Thanks to Brexit, a new global financial crash is looming

More vulnerable economies risk slipping back into recession and deflation will continue to get the upper hand

PUBLISHED : Monday, 27 June, 2016, 12:06pm
UPDATED : Monday, 27 June, 2016, 12:06pm

It is no exaggeration to say that the world economy has just entered into a new age of deep uncertainty. Britain’s decision to quit Europe has sent profound shockwaves around the world at a very bad moment. The world economy is hardly out of one global financial crisis and the odds are surging that another worldwide crash is about to begin.

Britain’s Brexit vote has far-reaching consequences with the potential to throw the world into even bigger economic chaos and disorder than the 2008 global financial crisis. The catastrophic collapse in the UK pound, free-falling global equities and a dramatic surge in market volatility is just the start of it. The lid has been lifted off Pandora’s Box of morbid fear. There is no end to the list of deep concerns in investors’ minds, bringing risk aversion and market panic to boiling point.

Global financial confidence is a fragile house of cards at the moment. Global policymakers have worked courageously and have been extremely inventive to keep the forces of global contagion at bay over the last seven years. Zero interest rates, creative monetary engineering and lashings of QE cash have held the line, but there is precious little left in the central banks’ kitty to deal with what may come next. The next crisis could be the one that breaks the central banks.

There is precious little left in the central banks’ kitty to deal with what may come next

What complicates matters is that the world is already consumed with fear and loathing about unsustainable global debt levels, the parlous state of global banking, the spectre of a hard landing in China and growing geo-political concerns. Meanwhile, supranational bodies like the United Nations, World Bank, International Monetary Fund, OECD and Group of Seven seem increasingly powerless to make any difference.

Worries about the health of the flagging global economy are genuine. Increased uncertainty will hit economic confidence hard. Consumers will hold back on spending, companies will suspend output and investment intentions and global trade will slow down even more. More vulnerable parts of the world economy will risk slipping back into recession and deflation will continue to get the upper hand.

Major central banks will come under growing pressure to intervene with even more negative interest rates and extra QE provisions. Governments will be forced to end fiscal austerity and open up deficit spending again. Some governments will be tempted down the road of competitive currency devaluations. The world will be heading deeper into a bizarre world of increasingly ineffectual and more dangerous policy remedies.

Increasingly alarmed investors will be looking for scapegoats, so it is no surprise the contagion spilling out from Britain is already subsuming European equity markets, peripheral bond and credit spreads and critically hitting the euro hard. Calls for similar EU referendums in France, Italy, Netherlands and Denmark have horrified the markets. Any escalation of the euro crisis could be the beginning of the end for European monetary union.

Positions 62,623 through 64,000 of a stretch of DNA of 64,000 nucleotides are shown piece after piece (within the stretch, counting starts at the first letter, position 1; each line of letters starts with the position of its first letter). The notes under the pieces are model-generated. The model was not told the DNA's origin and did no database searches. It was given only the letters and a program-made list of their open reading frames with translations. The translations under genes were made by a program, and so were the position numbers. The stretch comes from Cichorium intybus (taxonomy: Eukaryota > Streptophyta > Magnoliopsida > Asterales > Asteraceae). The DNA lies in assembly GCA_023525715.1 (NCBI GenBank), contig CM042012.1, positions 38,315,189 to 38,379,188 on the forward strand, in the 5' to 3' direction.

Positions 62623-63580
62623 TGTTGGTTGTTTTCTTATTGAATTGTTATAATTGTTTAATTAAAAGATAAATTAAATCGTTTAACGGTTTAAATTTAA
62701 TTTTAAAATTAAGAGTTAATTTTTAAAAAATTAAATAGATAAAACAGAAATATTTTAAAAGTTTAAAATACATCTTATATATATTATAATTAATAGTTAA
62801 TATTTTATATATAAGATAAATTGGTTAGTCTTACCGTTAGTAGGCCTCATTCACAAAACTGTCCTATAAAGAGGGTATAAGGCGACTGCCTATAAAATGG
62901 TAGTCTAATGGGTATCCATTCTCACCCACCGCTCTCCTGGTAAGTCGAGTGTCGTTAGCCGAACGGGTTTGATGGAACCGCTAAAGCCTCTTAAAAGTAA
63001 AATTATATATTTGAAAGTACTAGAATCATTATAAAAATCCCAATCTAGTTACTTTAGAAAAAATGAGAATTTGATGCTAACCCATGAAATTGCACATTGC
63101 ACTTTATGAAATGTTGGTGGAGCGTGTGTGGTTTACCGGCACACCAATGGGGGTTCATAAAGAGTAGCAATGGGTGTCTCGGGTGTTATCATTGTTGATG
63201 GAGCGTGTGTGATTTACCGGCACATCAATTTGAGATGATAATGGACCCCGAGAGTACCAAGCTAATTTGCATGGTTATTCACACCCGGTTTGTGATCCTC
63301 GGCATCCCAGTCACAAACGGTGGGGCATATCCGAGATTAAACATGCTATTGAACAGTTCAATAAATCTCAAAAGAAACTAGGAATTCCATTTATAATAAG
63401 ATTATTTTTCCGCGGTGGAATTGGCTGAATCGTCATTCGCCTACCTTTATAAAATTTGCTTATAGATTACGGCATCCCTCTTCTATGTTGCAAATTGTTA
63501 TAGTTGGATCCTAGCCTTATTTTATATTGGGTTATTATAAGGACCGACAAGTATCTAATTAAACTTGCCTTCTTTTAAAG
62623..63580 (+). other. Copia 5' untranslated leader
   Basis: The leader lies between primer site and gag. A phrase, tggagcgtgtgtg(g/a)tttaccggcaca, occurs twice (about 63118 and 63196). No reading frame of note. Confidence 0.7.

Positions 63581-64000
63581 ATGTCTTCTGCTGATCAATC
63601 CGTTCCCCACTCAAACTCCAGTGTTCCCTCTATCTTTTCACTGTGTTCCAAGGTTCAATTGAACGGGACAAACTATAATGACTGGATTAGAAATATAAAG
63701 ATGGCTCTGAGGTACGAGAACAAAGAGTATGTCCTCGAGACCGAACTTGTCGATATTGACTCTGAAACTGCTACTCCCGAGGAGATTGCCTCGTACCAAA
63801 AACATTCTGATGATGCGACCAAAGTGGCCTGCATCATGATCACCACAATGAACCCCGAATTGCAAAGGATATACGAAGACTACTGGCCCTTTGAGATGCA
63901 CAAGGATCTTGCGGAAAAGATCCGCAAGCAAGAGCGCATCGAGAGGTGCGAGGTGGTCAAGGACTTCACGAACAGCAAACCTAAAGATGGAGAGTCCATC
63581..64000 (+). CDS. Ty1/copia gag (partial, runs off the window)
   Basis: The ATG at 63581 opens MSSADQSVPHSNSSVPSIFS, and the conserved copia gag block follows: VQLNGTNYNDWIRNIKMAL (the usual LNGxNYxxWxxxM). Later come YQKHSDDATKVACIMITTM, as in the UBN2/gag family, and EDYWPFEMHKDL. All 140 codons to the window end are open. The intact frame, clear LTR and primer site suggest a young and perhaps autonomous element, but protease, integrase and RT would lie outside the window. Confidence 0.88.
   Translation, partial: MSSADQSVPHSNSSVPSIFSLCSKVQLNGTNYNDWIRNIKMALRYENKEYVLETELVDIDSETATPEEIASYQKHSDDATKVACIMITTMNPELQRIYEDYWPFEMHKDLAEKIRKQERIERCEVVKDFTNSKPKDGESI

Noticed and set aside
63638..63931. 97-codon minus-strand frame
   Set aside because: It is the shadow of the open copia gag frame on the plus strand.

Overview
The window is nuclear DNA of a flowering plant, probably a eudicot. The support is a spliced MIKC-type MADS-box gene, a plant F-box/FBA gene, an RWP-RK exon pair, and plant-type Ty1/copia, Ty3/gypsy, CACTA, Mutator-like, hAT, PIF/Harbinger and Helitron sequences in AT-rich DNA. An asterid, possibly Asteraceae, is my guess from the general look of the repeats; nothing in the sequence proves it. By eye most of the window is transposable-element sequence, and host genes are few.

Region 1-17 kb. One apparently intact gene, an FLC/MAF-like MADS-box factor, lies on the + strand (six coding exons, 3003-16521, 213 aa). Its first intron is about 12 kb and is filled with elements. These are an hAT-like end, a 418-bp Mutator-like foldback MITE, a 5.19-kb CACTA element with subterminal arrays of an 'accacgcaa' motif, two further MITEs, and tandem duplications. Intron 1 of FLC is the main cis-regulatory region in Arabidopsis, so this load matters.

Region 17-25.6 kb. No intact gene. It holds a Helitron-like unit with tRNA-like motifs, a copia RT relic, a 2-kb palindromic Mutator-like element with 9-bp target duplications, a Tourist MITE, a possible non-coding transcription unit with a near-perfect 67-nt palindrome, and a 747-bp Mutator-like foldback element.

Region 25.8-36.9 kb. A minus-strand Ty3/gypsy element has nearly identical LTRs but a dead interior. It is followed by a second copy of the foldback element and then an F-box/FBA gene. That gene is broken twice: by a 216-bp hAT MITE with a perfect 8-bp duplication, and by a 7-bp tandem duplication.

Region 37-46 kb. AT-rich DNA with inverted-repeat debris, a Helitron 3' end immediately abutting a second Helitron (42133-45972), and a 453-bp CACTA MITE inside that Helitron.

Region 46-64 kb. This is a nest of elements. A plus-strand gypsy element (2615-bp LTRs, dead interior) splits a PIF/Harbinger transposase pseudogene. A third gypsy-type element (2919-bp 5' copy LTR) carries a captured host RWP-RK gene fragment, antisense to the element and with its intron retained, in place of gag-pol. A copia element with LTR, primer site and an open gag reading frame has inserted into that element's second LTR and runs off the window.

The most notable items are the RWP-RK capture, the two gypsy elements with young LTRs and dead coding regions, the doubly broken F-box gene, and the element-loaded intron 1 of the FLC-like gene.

The risk of other countries leaving the EU or the euro zone is the stuff of nightmares. The European Central Bank is loaded to the gunnels with “derivative” QE assets. Any risk of the ECB partnership untangling and the ensuing threat to the euro and global markets would be unimaginably toxic. A sub-parity euro/dollar fx rate is a strong possibility.

With the initial shock out of the way, the markets are bound to find some level of temporary support in the short term. The likelihood is that any correction will only be a bear market bounce and selling will persist into the longer term. The challenge is what will stop deeper rot from setting in. Central banks in disarray, global economic growth slowing and world trade contracting are all good reasons to dump risk assets at the first opportunity.

Short of running for the hills and joining survivalist movements, investors still have some options. Safe haven trades into high grade German and US government debt should help protect investor capital. On the currency side, Japanese investors have already flooded back into yen, but the US dollar and Swiss franc should also be priority buys for most investors. So too will be the age-old sanctuary of gold. Stocks, credit, emerging markets and commodity currencies like the Canadian and Australian dollars will be given a wide berth.

Right now, the market is in a state of flux and investors should be prepared for the worst. Market soothsayers are bound to dust off the worst of the Doomsday scenarios and the odds are in their favour. The clock is ticking and investors should be prepared for a new crash.

David Brown is chief executive of New View Economics